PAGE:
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GDP growth is projected to remain strong and broad-based in 2018 and 2019. Private consumption growth will peak in 2018, reflecting a strong labour market and a looser fiscal stance, before moderating in 2019. Growth in business investment should be vibrant, driven by improved economic sentiment and solid external demand. Wage growth and inflation are projected to rise gradually. The current account surplus is set to ease gradually but remain at a high level.
Accommodative euro area monetary policy will continue to support demand. Fiscal measures outlined in the recent government coalition agreement will also be supportive, especially in 2018. To ensure more inclusive growth, labour market reforms should make it easier for workers to attain good quality jobs. Avenues to reduce reliance on non-standard jobs include lowering the cap on severance payments and ensuring that the dismissal system works more efficiently. Improving credit flow to SMEs and increasing public spending on R&D would lead to higher rates of investment and help to reduce one of the largest current account surpluses in the euro area.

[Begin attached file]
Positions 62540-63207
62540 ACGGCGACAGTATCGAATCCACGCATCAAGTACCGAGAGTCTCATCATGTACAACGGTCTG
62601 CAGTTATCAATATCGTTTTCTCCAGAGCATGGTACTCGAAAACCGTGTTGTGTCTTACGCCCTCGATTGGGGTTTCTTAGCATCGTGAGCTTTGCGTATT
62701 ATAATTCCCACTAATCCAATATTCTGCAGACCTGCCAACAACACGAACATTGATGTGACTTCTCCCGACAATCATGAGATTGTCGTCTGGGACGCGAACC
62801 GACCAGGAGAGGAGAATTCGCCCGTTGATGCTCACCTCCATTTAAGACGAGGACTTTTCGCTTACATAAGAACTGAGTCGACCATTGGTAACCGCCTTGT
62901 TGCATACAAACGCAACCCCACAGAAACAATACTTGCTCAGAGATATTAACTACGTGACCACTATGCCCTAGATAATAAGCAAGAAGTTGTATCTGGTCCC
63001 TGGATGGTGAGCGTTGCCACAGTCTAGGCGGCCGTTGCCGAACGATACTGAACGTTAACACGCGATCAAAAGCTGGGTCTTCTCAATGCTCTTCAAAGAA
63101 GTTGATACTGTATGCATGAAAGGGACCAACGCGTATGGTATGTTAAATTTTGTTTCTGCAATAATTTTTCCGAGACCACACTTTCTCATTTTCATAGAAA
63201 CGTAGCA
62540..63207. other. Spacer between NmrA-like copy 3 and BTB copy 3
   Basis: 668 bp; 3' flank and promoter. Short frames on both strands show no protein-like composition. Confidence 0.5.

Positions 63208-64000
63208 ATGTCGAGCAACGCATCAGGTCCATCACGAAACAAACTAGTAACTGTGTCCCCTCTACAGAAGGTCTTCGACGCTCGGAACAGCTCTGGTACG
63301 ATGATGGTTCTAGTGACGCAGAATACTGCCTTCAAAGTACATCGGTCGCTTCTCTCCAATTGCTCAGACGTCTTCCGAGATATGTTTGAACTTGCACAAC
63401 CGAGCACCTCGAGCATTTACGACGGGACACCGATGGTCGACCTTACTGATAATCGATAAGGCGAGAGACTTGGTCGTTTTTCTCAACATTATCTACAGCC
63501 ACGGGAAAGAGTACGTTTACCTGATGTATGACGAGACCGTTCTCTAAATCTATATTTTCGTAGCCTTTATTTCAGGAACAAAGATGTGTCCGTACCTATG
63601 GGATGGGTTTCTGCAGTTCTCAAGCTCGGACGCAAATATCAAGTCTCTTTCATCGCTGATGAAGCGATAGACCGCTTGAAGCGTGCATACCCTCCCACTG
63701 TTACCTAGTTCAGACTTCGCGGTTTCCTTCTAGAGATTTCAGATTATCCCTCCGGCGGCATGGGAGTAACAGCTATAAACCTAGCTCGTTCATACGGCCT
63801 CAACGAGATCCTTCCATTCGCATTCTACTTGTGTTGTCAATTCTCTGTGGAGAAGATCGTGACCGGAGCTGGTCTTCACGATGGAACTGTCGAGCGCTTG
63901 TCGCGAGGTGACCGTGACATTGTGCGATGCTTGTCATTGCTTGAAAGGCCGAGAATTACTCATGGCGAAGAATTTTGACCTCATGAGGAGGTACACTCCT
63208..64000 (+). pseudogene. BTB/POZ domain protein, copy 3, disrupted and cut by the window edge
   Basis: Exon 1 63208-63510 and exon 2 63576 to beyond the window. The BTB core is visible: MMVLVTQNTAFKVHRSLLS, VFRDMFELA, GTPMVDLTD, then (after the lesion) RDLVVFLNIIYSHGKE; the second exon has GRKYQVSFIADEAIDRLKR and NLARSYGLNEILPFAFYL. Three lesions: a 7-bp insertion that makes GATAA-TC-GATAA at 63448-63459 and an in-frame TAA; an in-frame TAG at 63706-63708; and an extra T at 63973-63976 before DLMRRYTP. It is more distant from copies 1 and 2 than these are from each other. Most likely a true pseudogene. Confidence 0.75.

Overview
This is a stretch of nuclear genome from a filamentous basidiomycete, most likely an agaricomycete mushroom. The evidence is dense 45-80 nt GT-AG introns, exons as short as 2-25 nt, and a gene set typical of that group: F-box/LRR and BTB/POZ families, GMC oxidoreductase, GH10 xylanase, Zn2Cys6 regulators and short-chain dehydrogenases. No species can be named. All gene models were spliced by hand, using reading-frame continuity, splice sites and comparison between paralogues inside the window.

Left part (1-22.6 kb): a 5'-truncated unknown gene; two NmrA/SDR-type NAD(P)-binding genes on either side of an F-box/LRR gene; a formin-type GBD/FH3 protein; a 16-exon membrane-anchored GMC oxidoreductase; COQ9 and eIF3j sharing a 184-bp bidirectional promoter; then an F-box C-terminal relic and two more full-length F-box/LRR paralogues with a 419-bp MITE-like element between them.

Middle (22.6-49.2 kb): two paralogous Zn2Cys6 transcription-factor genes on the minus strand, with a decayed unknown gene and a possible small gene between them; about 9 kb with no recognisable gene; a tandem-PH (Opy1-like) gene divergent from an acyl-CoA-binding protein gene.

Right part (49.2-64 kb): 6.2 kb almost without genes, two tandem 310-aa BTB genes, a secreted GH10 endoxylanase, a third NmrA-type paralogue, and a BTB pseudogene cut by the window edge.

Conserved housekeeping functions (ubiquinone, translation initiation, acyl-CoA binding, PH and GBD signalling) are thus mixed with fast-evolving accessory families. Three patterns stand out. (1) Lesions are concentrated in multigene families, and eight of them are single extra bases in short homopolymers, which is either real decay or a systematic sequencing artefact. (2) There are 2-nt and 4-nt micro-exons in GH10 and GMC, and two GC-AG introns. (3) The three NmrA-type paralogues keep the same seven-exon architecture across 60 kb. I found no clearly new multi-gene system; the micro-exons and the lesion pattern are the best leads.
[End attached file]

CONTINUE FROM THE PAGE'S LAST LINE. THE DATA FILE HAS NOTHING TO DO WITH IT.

House prices have recovered and in major cities have surpassed the level reached before the global financial crisis. High levels of mortgage debt make households vulnerable to decreases in house prices. The reduction in the maximum loan-to-value ratio for new mortgages and the lowering of mortgage interest relief should proceed at a faster pace than planned to reduce fragilities. Easing the strict regulation of the private rental market would improve housing supply and damp excessive house price growth.
Economic Survey of the Netherlands (survey page)